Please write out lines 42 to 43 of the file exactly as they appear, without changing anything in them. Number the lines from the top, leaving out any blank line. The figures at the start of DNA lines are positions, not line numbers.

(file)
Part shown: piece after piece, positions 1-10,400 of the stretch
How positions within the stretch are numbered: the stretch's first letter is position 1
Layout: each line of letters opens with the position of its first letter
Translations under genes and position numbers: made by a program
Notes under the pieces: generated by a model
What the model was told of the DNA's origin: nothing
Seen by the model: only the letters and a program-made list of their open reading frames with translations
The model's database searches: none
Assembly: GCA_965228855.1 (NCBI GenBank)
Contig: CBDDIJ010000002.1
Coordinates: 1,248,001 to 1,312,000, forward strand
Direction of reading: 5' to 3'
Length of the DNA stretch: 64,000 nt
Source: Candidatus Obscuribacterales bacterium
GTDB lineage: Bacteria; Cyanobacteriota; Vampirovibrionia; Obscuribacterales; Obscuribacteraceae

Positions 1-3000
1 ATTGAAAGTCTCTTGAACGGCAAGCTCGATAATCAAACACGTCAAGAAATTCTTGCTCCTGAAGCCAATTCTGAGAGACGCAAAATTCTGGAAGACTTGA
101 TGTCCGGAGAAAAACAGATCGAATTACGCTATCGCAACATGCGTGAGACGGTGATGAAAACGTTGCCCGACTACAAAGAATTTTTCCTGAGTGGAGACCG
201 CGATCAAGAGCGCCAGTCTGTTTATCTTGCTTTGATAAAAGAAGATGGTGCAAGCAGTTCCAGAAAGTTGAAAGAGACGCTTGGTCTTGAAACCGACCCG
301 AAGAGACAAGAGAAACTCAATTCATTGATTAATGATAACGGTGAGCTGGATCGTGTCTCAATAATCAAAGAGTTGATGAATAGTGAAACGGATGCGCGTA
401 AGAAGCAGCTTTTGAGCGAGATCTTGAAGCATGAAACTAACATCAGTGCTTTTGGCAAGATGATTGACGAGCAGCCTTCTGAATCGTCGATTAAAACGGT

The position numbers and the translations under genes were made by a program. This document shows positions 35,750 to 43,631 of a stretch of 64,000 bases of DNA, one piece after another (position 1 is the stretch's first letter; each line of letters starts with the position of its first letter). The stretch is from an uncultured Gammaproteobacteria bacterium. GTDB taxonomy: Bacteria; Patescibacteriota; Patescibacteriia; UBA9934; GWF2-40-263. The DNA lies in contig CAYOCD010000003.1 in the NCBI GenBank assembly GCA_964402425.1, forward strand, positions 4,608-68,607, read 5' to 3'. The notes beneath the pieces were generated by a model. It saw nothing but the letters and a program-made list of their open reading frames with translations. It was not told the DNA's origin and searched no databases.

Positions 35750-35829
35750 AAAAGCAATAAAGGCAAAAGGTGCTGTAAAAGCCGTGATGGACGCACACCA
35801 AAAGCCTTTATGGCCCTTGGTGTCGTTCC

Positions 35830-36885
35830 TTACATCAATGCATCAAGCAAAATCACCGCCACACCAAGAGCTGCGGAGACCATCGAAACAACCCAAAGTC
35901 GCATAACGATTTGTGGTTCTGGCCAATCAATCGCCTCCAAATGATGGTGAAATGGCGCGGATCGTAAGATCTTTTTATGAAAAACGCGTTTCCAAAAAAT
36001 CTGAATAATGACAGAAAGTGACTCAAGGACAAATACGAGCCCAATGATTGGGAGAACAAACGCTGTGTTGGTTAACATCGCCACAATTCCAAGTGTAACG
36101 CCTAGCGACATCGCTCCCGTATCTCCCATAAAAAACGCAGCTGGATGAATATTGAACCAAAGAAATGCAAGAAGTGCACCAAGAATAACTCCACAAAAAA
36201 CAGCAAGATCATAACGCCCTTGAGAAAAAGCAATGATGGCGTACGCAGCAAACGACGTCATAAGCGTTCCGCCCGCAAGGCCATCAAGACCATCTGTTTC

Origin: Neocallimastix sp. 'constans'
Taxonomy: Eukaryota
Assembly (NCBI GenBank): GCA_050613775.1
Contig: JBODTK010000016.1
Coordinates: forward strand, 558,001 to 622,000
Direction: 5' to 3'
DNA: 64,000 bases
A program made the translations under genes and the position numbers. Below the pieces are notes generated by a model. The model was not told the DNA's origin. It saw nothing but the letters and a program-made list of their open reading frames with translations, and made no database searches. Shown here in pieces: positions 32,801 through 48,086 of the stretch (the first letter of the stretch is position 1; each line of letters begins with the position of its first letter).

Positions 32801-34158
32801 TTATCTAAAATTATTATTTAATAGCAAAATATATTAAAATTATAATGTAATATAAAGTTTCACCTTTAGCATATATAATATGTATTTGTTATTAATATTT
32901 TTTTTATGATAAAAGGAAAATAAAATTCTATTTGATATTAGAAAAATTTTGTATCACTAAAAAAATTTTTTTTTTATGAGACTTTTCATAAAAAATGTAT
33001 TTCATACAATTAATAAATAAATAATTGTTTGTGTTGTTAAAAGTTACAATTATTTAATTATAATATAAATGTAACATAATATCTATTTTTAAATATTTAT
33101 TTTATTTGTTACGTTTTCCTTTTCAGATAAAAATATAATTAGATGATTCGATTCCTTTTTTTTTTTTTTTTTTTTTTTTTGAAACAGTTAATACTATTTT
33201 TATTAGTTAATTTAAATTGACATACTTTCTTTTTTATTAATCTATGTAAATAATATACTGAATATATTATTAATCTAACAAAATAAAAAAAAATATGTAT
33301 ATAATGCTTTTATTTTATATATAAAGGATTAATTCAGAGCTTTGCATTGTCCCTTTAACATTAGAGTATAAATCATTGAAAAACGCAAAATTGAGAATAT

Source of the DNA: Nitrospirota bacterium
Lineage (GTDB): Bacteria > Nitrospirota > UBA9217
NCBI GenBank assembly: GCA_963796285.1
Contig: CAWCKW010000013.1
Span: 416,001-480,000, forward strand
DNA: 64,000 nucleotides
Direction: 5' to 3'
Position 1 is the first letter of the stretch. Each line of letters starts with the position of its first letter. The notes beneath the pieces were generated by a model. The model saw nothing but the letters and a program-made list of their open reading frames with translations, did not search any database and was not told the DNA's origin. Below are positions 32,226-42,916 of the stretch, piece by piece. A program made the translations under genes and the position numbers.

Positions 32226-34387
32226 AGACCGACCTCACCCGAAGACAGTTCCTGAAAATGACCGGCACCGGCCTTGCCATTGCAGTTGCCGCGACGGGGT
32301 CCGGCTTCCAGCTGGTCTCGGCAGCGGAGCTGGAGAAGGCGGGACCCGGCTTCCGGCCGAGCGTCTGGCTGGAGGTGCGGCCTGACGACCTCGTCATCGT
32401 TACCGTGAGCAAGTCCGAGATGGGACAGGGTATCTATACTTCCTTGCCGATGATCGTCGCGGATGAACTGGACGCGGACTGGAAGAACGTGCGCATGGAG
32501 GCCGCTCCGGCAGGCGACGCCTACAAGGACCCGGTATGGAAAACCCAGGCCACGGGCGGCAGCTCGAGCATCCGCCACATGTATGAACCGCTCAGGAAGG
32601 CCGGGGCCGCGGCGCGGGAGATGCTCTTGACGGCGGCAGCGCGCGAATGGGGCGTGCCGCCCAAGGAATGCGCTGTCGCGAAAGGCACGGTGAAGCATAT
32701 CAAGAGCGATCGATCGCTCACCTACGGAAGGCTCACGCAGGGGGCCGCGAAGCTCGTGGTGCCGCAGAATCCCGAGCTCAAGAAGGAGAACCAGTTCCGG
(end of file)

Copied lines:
32901 TTTTTATGATAAAAGGAAAATAAAATTCTATTTGATATTAGAAAAATTTTGTATCACTAAAAAAATTTTTTTTTTATGAGACTTTTCATAAAAAATGTAT
33001 TTCATACAATTAATAAATAAATAATTGTTTGTGTTGTTAAAAGTTACAATTATTTAATTATAATATAAATGTAACATAATATCTATTTTTAAATATTTAT